Andrea* went to the ER in an unresponsive state. She thought she was having a seizure. While she could hear, she could not see, speak, or move voluntarily. When she arrived at the ER, before she was assigned a room, she heard two men discussing whether she was faking her symptoms or if she was a drug addict. One of them advocated that the other move her limbs until she responded. When they moved her shoulder, she started crying because of pain due to a previously existing shoulder injury. However, she still could not talk or pull her arm away. The men interpreted her tears as evidence that she was indeed faking and they continued to move her arm.
Tonic Immobility, once called “rape paralysis,” is a part of the Cascade of Defenses shared by humans as well as all mammals. Most people are familiar with the first 3 defenses: fight, flight, and freeze. All three of these defenses put a mammal in a state of hyperarousal in order to prepare them for escape.
Less commonly known defenses are Tonic and Collapsed Immobility. Instead of preparing a mammal for escape, these defenses prepare us for death through the activation of the parasympathetic nervous system. Animals experience Immobility when they cannot escape a predator. Humans experience these defenses in response to traumatic events that may or may not include the threat of death. We can also experience Tonic and Collapsed Immobility in response to reminders of past traumatic events.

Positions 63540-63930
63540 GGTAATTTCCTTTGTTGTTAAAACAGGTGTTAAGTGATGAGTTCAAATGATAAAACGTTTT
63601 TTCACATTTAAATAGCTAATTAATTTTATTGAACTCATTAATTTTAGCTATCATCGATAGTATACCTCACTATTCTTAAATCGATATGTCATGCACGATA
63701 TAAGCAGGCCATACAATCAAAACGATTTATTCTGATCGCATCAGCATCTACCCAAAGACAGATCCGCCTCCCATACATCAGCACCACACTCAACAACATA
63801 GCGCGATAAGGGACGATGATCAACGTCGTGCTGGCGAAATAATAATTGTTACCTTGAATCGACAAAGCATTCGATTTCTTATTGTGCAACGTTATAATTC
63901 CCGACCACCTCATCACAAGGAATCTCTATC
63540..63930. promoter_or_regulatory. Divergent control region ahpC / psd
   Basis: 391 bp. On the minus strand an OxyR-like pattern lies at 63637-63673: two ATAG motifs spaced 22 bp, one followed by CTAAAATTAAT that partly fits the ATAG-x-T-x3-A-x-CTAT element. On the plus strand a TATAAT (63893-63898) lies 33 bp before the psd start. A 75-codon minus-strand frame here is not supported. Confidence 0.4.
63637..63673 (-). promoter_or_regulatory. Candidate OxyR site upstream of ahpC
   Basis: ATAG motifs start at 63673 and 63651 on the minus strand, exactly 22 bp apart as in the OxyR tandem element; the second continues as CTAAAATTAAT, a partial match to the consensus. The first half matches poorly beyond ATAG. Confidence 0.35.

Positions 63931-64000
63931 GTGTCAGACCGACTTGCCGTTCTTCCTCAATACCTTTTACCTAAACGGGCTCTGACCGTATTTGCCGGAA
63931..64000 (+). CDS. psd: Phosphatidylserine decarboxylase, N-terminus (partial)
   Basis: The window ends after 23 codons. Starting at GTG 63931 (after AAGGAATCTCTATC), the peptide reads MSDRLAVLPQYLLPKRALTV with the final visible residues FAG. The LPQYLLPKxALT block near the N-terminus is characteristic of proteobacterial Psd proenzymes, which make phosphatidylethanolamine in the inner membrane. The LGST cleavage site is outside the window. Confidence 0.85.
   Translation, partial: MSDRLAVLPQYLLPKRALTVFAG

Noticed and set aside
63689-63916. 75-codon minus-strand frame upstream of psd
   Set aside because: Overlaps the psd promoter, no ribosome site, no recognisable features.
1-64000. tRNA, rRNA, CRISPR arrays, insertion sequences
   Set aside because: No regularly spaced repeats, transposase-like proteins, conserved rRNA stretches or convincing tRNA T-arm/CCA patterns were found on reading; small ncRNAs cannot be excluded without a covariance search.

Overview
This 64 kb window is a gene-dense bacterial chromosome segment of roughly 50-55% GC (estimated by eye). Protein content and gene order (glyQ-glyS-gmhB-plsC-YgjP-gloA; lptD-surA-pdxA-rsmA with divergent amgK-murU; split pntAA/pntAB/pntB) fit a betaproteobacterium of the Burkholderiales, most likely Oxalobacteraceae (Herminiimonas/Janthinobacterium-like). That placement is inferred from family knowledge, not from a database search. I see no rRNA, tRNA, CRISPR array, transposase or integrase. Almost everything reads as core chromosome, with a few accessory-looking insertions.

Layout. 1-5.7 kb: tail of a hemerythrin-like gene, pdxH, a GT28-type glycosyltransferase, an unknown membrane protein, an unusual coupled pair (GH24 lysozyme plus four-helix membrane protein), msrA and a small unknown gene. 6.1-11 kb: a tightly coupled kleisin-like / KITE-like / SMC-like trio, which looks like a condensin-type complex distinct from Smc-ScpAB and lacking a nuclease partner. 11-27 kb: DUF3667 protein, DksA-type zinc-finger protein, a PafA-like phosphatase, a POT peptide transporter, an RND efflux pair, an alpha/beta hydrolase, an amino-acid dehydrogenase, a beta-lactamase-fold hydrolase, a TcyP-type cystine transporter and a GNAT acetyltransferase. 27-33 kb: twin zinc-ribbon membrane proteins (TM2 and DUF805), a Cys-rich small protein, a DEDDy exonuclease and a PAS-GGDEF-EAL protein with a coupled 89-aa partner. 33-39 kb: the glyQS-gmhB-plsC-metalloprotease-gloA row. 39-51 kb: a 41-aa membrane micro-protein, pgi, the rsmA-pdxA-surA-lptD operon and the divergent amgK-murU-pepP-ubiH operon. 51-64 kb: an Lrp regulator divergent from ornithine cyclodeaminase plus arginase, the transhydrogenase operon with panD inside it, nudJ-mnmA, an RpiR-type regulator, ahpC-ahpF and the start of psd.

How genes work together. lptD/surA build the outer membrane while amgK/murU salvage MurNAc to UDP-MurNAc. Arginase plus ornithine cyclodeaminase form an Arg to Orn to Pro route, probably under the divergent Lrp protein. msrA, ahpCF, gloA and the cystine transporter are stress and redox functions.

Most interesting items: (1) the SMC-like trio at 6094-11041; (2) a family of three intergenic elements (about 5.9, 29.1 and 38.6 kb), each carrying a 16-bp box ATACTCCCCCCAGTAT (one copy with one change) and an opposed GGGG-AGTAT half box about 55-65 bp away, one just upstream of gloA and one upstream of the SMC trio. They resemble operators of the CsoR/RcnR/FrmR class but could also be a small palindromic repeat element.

The difference between Tonic and Collapsed Immobility is a person’s level of consciousness. People in a state of Tonic Immobility, such as Andrea and Chris, remain conscious. Collapsed Immobility is a more extreme state where a person collapses into unconsciousness or semi-consciousness due to bradycardia and a lack of brain oxygen. Children are especially vulnerable to states of Tonic and Collapsed Immobility, as are adults who were traumatized as children.
States of Tonic Immobility can last from minutes to hours to days. During a state of Tonic Immobility, a person is conscious and may be able to walk, sit upright, and/or stand. Their eyes are often closed. If their eyes are open, their stare appears vacant. They cannot speak or move their limbs outside of what keeps them from bodily collapse. An article from the Harvard Review of Psychiatry…